• Asking staff and taxpayers to report suspicious email by forwarding them to an appropriate administration email account.

  • Working with internet service providers on the identification of junk and spam email.

17. The increase in the use of non-government networks as staff work remotely, poses a risk of information breach. The home networks used by staff to connect their equipment to the administration’s IT systems may not have the same level of security (such as firewalls or network intrusion detection systems (NIDS)) compared to the networks used in the administration’s offices. This may increase the risk of devices being compromised and information being accessed by unauthorised people. The risk will be even greater where staff considers working from outside the house via public networks, for example to avoid crowded family situations. Similarly, the use of non-government applications, e.g. video conference solutions or file hosting services, may introduce privacy risks as outsiders may listen to conversations or break into virtual meetings. Possible mitigating actions might include:

  • Reminding staff to avoid using public networks and only use secure home networks (including regularly updating their home security software).

  • Providing guidance for staff of how to protect home networks, including which applications are safe to use.

  • Enhancing verification procedures for financial transactions, account access reset, credentials and the sharing of personal information.

  • Asking staff to strengthen passwords and, where possible, move to two-factor authentication.

  • Considering the options for installing network intrusion detection system (NIDS) remotely, possibly working in cooperation with internet service providers.

  • Providing guidance on matters which should not be discussed or transmitted on non-government applications such as video conferences.

  • Checking devices on return in case infected with malware.

18. Even during the pandemic there will be staff members that leave the administrations either because they are retiring or departing for other purposes. While there is normally a straightforward process in place when it comes to returning badges or equipment, this can prove to be more difficult in times where staff are working remotely and offices are closed. A natural approach to the issue would be the shipping of any material back to the office or the home address of a designated contact person. However, this may create new risks with respect to securing / obtaining the parting staff member’s equipment, paper files, identification badges, etc., as material may get lost during delivery. Greater vigilance may be required in the shipping of any materials back to the office / designated staff member to avoid items being lost in the mail. Possible mitigating actions might include:

  • Updating procedures for departing staff. For example, the administration could request shipping to be carried out after a designated date via authorised / trusted carriers and require that any devices that may provide access to internal systems, e.g. security tokens, should be shipped separately from laptops.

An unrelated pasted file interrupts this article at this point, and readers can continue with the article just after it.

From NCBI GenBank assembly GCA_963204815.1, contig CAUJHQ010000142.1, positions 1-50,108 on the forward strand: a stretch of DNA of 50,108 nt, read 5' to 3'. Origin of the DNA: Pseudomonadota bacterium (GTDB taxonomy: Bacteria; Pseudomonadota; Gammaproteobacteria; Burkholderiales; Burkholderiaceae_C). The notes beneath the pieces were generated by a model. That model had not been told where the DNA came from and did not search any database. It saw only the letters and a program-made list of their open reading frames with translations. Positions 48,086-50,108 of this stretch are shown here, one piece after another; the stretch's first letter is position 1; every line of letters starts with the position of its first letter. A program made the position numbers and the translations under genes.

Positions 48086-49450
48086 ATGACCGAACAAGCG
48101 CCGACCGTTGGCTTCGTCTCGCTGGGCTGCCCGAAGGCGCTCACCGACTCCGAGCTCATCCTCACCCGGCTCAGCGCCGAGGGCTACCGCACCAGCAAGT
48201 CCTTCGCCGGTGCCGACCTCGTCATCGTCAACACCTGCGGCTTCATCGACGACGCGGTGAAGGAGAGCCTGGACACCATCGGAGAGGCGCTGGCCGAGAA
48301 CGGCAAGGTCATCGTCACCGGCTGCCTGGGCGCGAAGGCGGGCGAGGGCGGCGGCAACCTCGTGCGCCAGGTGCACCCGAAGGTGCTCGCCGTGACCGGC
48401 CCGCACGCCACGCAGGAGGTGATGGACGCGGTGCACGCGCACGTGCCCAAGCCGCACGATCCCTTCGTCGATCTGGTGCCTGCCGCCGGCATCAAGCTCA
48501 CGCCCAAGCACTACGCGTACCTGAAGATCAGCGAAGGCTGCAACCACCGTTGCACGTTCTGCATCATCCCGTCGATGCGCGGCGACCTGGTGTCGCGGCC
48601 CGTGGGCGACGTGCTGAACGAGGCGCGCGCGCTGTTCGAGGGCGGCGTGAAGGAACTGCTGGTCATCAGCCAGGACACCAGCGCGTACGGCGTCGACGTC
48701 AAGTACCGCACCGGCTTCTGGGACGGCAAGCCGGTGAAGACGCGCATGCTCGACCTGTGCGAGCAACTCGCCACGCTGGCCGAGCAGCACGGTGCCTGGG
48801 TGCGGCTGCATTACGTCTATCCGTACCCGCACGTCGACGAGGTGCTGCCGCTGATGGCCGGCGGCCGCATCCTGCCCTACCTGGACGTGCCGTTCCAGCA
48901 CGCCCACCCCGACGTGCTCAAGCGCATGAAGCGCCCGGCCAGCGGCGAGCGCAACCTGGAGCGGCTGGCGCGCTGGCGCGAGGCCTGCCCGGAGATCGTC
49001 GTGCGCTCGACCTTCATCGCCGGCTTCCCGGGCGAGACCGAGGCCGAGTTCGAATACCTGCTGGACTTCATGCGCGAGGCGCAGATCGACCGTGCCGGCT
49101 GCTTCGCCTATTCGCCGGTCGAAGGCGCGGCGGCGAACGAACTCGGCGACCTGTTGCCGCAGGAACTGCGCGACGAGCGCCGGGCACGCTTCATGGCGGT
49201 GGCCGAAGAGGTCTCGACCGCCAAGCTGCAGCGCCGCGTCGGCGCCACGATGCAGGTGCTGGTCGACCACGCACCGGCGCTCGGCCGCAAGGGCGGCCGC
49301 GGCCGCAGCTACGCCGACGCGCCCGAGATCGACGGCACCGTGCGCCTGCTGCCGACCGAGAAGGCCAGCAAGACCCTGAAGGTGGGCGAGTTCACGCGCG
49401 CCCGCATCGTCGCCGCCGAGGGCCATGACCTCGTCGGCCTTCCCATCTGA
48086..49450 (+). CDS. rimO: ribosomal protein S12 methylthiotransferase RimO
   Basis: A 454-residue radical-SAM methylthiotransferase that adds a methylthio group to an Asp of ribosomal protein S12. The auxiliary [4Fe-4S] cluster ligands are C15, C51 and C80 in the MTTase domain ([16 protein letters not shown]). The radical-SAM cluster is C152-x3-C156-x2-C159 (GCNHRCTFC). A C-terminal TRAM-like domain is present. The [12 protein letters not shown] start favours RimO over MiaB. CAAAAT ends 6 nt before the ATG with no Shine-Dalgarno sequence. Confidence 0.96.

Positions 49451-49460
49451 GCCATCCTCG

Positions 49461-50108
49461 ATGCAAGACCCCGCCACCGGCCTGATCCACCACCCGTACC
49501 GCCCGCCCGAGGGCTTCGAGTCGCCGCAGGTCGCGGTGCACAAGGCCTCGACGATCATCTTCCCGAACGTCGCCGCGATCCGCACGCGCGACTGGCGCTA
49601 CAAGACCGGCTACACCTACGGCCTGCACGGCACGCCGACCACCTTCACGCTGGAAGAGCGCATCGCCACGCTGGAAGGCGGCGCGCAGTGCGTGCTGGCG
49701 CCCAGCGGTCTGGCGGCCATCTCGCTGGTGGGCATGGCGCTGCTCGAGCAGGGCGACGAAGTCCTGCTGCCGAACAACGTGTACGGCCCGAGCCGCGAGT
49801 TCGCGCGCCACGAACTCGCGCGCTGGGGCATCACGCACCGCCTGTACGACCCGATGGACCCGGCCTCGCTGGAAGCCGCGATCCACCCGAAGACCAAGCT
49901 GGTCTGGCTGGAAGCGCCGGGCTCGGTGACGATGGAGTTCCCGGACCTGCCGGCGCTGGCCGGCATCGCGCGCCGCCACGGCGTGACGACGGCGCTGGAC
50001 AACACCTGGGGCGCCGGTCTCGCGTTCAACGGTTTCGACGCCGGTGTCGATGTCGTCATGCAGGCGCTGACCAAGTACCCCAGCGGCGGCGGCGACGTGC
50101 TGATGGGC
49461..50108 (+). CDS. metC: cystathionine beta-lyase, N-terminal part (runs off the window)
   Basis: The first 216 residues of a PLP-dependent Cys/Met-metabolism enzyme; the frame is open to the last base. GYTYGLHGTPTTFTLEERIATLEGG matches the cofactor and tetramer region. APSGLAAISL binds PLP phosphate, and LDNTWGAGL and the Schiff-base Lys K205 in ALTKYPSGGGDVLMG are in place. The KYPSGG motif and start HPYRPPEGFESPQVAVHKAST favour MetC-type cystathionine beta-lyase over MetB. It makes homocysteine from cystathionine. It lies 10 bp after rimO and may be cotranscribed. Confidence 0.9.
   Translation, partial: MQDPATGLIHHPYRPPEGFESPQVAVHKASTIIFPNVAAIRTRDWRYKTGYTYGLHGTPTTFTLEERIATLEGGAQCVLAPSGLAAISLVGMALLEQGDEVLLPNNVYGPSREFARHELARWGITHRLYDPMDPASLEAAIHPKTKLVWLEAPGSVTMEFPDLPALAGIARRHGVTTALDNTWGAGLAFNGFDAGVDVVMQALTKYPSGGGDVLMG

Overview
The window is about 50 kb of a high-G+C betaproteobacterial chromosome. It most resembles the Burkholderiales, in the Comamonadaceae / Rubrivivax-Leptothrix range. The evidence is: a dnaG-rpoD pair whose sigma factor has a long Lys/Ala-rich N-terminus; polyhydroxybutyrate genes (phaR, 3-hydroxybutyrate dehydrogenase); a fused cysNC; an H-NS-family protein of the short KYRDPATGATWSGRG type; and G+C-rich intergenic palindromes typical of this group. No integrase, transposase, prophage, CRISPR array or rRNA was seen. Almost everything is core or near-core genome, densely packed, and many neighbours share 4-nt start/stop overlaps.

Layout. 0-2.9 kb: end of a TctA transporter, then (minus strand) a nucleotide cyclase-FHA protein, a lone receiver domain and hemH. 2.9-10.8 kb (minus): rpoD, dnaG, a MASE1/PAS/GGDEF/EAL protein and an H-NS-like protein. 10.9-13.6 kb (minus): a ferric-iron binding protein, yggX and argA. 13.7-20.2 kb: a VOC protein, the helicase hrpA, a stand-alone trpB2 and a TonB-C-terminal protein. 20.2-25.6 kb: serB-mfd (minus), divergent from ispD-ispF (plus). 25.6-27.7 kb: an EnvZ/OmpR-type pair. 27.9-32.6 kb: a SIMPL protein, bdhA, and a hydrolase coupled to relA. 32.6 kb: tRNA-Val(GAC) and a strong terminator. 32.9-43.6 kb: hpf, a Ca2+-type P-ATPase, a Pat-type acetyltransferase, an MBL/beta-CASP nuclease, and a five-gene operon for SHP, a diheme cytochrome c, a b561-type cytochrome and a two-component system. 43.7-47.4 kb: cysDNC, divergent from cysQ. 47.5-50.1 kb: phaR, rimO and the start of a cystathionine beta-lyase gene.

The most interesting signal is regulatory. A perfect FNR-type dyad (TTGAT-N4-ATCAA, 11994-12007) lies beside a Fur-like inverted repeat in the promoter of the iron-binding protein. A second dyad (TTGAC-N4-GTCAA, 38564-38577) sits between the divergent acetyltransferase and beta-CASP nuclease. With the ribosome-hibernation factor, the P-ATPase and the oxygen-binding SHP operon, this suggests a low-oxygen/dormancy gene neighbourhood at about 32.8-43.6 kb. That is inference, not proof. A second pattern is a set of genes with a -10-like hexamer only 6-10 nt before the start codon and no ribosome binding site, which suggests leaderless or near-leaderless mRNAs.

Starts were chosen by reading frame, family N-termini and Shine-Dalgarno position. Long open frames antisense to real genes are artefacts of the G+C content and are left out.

• Ensuring that the administration’s processes allow for complete disabling of the access of departing staff at the end of their contract and prior to the designated date on which equipment/passes etc. will be returned, if earlier.

  • Ensuring that any attempt to use ex-staff’s credentials are immediately flagged.

  • Considering limiting the access of departing staff who are remote working in good time before the end of their contract.

19. Staff have the right to privacy of information pertaining to their health. However, the current crisis is an uncharted territory regarding what information can and should be shared regarding staff who are ill with COVID-19 since it is important information for safety reasons. While some staff may not mind information being shared, others may consider such information private and may be opposed to any sharing.

20. One of the key issues for the administration to consider is the balance between the staff member’s personal rights and the safety of other staff members and taxpayers. Careful consideration should be given to when is it important to share a staff member’s diagnosis or where they worked / travelled during the past weeks and, if so, how widely to spread the information. For example, it may not be important information for business continuity reasons (other than for disinfectant purposes) to know that someone has COVID‑19 even when they are working in a critical function. It may be sufficient for others involved in the area just to know that the person will not be available for a potentially prolonged period in order to for them to consider how to cover the position. Possible mitigating actions might include:

  • Carrying out a data protection impact assessment in order to set out clear rules / protocols to follow as regards the collection and communication of COVID-19 related issues (such as diagnosis or possible diagnosis of staff members or family members). This might involve staff representatives, including unions, as well as data protection officers.